Leadership lessons from Confucius: wisdom and goodness

wisdom and goodness

樊遲問知。子曰:「務民之義,敬鬼神而遠之,可謂知矣。」問仁。曰:「仁者先難而後獲,可謂仁矣。
Fan Chi asked about wisdom. Confucius said: “Do what is right for the common people; respect the spirits and gods but keep them at a distance. This is wisdom.” Fan Chi asked about goodness. Confucius said: “A good man is first in line to confront difficulties and last in line to collect rewards. This is goodness.” (1) (2)

Wisdom isn’t an abstract concept. It means figuring out what needs be done and then going ahead and doing it. It requires that you use your knowledge and insight for the benefit of everyone – not just on behalf of a select few of friends and associates.

Goodness isn’t an abstract concept either. It means stepping up to deal with the most challenging problems. Like wisdom, it requires working for the common good without any thought of personal reward.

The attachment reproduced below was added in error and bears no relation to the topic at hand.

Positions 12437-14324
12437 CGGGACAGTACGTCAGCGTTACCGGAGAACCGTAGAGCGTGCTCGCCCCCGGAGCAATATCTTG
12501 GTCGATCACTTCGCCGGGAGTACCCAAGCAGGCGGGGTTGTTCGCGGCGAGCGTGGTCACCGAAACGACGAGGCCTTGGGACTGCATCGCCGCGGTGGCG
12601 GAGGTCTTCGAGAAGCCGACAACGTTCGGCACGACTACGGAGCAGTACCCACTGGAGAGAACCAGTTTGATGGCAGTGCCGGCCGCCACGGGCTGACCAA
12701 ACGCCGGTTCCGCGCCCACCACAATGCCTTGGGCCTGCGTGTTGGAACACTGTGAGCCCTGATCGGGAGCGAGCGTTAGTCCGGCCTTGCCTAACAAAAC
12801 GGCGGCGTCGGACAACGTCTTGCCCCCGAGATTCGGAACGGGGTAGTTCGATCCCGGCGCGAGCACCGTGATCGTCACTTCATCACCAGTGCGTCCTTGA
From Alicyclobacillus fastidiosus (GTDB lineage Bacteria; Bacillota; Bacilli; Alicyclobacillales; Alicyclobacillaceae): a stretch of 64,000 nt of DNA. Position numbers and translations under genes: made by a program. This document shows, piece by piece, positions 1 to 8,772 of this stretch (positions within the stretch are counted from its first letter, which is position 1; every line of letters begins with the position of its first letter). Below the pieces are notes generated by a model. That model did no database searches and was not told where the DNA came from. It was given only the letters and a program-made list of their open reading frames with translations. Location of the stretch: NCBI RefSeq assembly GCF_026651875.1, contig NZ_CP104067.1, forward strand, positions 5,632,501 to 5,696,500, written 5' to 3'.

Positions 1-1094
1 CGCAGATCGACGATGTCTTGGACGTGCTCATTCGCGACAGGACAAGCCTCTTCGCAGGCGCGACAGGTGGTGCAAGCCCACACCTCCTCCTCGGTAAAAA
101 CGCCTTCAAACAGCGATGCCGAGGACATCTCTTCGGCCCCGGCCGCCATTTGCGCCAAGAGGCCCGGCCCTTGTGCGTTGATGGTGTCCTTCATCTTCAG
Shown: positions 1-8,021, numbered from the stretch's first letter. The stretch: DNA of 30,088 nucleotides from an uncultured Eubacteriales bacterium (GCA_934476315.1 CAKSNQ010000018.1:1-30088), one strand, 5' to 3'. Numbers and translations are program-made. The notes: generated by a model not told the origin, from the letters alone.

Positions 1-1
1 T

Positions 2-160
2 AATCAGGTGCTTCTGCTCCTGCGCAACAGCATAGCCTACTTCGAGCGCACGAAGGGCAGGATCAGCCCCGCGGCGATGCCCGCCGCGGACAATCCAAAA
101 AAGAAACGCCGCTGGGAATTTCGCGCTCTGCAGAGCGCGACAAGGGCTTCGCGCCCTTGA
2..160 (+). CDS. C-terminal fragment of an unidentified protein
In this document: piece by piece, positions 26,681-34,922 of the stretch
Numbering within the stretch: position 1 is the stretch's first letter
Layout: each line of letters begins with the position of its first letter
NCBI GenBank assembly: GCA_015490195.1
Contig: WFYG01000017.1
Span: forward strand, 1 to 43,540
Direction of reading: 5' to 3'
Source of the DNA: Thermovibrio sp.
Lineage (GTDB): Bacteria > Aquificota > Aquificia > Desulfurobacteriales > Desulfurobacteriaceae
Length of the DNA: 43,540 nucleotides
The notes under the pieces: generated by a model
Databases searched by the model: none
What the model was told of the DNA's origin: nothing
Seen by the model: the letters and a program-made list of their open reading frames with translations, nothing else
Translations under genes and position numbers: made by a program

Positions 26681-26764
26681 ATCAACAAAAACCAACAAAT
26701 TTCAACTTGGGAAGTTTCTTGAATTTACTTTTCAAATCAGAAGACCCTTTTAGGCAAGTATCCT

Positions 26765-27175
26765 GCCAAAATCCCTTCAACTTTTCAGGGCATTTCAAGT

For all the deep philosophical treatises that have been written about what Confucius meant by goodness (仁/rén), it is at heart a very simple idea. This passage sums it up perfectly. The same can be said for the definition of wisdom that Confucius gives here.

Notes

This article features a translation of Chapter 22 of Book 6 of the Analects of Confucius. You can read my full translation of Book 6 here.

(1) You can read more about the follower Fan Chi here.

(2) Confucius was focused on practical concerns rather than spiritual ones. While he respected folk religion he didn’t practice or encourage it.

I took this image at the Temple of Mencius in Zoucheng, a small town near to Qufu. You can read more about it here.

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